Friday, February 17, 2012
Health Care Reform: Compromise on Contraceptive Coverage for Religious Employers
Under health care reform, non-grandfathered health plans must cover women’s preventive care services, including contraception, without charging a co-pay or deductible. This rule is effective as soon as August 2012 for some plans.
Churches, other houses of worship and similar organizations are exempt from covering contraception on the basis of their religious objections. However, this exemption does not cover other church-affiliated institutions, such as schools, charities, hospitals and universities.
On Feb. 10, 2012, President Obama announced a proposal to address objections of non-exempt religious organizations. Under this proposal, the organization may choose whether or not to cover contraceptives. The insurance company providing coverage would be required to cover contraception if the religious organization chooses not to.
The health care reform law requires non-grandfathered health plans to cover preventive health services without imposing cost-sharing requirements, effective for plan years beginning on or after Sept. 23, 2010. In August 2011, the Department of Health and Human Services (HHS) issued additional preventive care guidelines for women, including contraceptives, effective for plan years beginning on or after Aug. 1, 2012.
On Aug. 3, 2011, HHS issued an amendment to the women’s preventive care guidelines to allow certain non-profit religious employers offering health coverage to decide whether or not to cover contraceptive services, consistent with their beliefs. A non-profit religious employer, for this purpose, is an employer that has the inculcation of religious values as its purpose, primarily employs persons who share its religious beliefs and primarily serves persons who share its religious beliefs. This exemption covers churches and similar organizations.
On Jan. 20, 2012, HHS announced a one-year delay to the contraceptive coverage requirement for non-profit employers that do not qualify for the exemption and do not provide contraceptive coverage to employees based on religious beliefs. Church and religious leaders objected, arguing that the coverage requirement violates their organizations’ religious freedoms and that the delay is not an adequate solution. According to the White House, the President’s proposal is an attempt to balance religious liberty with the health of women.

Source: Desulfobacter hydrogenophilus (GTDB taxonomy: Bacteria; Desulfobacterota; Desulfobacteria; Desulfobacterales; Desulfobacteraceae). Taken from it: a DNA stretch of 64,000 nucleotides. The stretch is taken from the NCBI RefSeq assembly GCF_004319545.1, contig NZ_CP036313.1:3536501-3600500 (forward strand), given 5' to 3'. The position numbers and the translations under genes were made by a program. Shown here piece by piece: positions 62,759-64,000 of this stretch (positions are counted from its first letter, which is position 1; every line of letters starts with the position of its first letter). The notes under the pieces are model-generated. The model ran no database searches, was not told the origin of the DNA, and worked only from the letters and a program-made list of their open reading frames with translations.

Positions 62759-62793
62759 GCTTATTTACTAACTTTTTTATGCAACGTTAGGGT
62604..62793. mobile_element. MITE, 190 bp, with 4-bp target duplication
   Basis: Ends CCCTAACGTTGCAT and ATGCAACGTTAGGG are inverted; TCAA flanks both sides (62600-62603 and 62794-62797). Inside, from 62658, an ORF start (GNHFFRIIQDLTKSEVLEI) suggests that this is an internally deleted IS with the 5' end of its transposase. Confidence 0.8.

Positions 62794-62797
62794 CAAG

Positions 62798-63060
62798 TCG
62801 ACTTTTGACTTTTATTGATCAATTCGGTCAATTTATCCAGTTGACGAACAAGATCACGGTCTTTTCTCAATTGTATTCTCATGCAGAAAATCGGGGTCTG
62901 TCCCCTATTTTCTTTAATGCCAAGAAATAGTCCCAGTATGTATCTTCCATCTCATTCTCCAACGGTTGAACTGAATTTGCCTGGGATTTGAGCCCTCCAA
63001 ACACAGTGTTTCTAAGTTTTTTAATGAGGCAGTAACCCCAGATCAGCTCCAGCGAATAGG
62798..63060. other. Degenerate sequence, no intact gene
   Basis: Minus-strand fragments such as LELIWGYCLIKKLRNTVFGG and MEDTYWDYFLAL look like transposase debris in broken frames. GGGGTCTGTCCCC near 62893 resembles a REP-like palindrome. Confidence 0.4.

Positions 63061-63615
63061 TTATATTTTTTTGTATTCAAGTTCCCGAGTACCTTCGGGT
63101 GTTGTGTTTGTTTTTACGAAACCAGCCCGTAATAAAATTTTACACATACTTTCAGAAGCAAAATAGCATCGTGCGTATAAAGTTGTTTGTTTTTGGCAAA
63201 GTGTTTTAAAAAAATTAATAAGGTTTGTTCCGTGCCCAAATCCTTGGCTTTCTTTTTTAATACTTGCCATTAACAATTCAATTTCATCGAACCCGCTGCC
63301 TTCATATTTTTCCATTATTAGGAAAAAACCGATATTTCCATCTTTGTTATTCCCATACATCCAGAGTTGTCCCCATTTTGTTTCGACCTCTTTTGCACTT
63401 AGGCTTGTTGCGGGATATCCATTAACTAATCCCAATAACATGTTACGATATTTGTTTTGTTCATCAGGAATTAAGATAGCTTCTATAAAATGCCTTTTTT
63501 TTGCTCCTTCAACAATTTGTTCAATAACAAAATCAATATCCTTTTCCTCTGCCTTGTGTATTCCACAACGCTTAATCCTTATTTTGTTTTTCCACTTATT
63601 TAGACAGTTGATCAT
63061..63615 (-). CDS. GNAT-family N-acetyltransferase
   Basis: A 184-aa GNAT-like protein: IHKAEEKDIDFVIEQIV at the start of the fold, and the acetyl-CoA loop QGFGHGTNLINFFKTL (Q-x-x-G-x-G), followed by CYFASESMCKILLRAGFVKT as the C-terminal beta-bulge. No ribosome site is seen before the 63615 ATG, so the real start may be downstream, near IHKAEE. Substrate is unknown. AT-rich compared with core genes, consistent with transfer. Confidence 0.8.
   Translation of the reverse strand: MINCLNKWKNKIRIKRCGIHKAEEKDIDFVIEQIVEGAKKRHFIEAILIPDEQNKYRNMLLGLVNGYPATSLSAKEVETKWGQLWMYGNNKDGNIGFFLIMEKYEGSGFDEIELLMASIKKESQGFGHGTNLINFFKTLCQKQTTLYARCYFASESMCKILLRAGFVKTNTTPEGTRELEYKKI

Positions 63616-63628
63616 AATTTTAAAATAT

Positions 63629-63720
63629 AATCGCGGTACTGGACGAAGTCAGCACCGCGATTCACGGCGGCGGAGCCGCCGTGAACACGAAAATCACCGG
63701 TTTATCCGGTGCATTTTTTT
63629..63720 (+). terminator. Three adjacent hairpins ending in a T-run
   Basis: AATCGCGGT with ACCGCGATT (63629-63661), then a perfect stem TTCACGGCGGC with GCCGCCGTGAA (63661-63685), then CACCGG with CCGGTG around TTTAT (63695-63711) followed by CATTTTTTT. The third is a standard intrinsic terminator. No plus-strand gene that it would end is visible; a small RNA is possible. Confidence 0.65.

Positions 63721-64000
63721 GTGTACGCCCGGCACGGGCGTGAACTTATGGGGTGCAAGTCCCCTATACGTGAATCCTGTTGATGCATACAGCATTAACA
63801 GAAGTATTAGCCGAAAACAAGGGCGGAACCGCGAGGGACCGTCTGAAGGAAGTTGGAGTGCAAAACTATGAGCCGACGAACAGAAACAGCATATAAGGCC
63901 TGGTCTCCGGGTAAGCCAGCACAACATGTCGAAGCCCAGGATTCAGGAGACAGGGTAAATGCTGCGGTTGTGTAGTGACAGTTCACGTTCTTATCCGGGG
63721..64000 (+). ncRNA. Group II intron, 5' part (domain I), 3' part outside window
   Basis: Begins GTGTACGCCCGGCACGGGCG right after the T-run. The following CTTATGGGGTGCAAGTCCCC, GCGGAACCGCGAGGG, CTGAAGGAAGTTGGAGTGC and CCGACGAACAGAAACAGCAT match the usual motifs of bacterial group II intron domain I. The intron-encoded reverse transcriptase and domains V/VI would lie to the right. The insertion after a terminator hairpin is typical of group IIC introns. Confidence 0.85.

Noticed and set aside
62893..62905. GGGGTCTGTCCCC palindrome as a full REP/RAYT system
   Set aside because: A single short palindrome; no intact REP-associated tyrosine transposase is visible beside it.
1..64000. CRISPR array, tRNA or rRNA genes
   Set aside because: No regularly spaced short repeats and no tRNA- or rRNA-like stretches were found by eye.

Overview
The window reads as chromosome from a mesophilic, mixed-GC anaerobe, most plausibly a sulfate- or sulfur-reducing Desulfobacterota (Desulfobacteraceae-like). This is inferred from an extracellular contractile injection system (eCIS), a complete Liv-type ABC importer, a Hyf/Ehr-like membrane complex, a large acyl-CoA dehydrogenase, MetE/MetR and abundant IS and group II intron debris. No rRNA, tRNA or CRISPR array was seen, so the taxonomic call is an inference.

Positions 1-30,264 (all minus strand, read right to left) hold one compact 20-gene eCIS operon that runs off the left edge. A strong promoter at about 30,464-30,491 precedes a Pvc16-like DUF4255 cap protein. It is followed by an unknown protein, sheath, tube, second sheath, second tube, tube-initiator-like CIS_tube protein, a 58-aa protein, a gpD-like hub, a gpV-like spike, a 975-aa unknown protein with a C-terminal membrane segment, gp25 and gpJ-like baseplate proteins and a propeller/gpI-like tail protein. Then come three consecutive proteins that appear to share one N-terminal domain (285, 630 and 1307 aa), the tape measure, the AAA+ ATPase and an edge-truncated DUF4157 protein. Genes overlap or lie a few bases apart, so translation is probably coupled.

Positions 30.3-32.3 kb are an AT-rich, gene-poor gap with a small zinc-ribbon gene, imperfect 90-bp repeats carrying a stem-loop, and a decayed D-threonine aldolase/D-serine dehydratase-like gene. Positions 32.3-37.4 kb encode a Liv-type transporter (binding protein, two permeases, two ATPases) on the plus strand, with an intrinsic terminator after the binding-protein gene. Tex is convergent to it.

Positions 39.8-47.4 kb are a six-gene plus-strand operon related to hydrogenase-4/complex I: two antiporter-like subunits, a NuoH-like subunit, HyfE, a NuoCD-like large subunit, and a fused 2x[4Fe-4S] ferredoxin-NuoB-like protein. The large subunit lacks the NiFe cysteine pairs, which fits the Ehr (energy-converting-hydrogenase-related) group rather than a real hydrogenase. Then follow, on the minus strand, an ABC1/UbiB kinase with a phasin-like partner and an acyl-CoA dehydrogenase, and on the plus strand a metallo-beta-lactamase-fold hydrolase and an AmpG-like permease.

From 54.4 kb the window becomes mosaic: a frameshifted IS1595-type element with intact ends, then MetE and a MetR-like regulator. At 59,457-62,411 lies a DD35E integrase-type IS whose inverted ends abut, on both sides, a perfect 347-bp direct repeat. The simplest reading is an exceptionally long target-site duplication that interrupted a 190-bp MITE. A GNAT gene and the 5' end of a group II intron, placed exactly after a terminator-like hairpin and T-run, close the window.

WHITE HOUSE PROPOSAL
There will continue to be a one-year transition period for non-exempt religious organizations. During the transition period, a new regulation will be drafted. Under the new regulation, religious organizations, such as schools, charities, hospitals and universities, will not have to provide contraceptive coverage, refer their employees to organizations that provide contraception or subsidize the cost of contraception.
However, under the new regulation, female employees of these entities will receive free preventive care that includes contraceptive services. Specifically, contraception coverage will be offered to women by their employers’ insurance companies directly, free of charge, with no role for religious employers that oppose contraception.
Additional details of the policy will need to be finalized, such as how it applies to self-funded health plans. Also, the new policy does not affect existing state insurance requirements concerning contraception coverage.